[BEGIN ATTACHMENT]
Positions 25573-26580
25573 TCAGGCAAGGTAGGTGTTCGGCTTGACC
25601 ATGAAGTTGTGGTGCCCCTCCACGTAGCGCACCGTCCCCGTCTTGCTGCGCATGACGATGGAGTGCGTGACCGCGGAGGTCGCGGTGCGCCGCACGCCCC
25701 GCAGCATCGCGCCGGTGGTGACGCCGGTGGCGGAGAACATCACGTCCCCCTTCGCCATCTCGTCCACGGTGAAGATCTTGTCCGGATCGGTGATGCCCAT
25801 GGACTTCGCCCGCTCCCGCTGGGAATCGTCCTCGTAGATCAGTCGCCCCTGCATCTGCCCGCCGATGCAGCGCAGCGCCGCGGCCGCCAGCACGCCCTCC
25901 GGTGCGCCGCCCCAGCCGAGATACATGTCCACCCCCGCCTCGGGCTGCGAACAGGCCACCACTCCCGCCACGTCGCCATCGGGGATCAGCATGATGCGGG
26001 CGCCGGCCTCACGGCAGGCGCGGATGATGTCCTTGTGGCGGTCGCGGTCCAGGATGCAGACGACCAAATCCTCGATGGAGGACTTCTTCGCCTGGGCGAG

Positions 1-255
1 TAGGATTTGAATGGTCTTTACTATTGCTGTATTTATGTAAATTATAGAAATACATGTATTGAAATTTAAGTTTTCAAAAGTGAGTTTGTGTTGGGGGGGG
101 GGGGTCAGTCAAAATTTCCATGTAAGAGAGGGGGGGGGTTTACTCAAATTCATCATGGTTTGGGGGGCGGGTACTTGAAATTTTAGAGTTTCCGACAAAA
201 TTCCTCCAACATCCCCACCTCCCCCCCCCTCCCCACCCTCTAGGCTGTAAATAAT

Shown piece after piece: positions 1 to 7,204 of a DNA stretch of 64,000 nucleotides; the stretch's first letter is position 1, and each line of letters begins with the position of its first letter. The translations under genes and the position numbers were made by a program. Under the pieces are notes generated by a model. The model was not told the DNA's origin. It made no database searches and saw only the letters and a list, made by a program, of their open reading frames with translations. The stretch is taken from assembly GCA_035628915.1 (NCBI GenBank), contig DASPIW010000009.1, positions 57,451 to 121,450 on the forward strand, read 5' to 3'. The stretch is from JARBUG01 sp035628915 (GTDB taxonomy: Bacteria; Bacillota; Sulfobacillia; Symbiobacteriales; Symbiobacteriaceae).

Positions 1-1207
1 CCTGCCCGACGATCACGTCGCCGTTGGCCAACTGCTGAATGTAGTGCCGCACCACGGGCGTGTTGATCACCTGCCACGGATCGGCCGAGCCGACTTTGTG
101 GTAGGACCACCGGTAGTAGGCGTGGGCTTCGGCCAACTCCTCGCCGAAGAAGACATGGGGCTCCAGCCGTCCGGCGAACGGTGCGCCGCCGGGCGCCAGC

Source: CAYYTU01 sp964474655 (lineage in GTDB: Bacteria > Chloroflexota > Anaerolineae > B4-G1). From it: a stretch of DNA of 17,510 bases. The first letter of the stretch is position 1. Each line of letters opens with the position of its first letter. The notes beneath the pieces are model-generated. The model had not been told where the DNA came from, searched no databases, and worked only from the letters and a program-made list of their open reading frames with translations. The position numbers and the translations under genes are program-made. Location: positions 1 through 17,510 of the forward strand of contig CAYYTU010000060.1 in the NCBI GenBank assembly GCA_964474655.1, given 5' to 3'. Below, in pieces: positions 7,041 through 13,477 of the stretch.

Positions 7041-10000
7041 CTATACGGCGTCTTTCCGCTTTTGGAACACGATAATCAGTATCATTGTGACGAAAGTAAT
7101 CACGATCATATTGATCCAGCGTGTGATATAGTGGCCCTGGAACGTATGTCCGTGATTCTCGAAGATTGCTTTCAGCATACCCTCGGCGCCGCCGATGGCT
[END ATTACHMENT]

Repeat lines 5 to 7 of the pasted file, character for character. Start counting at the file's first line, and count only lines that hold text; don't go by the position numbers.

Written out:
25801 GGACTTCGCCCGCTCCCGCTGGGAATCGTCCTCGTAGATCAGTCGCCCCTGCATCTGCCCGCCGATGCAGCGCAGCGCCGCGGCCGCCAGCACGCCCTCC
25901 GGTGCGCCGCCCCAGCCGAGATACATGTCCACCCCCGCCTCGGGCTGCGAACAGGCCACCACTCCCGCCACGTCGCCATCGGGGATCAGCATGATGCGGG
26001 CGCCGGCCTCACGGCAGGCGCGGATGATGTCCTTGTGGCGGTCGCGGTCCAGGATGCAGACGACCAAATCCTCGATGGAGGACTTCTTCGCCTGGGCGAG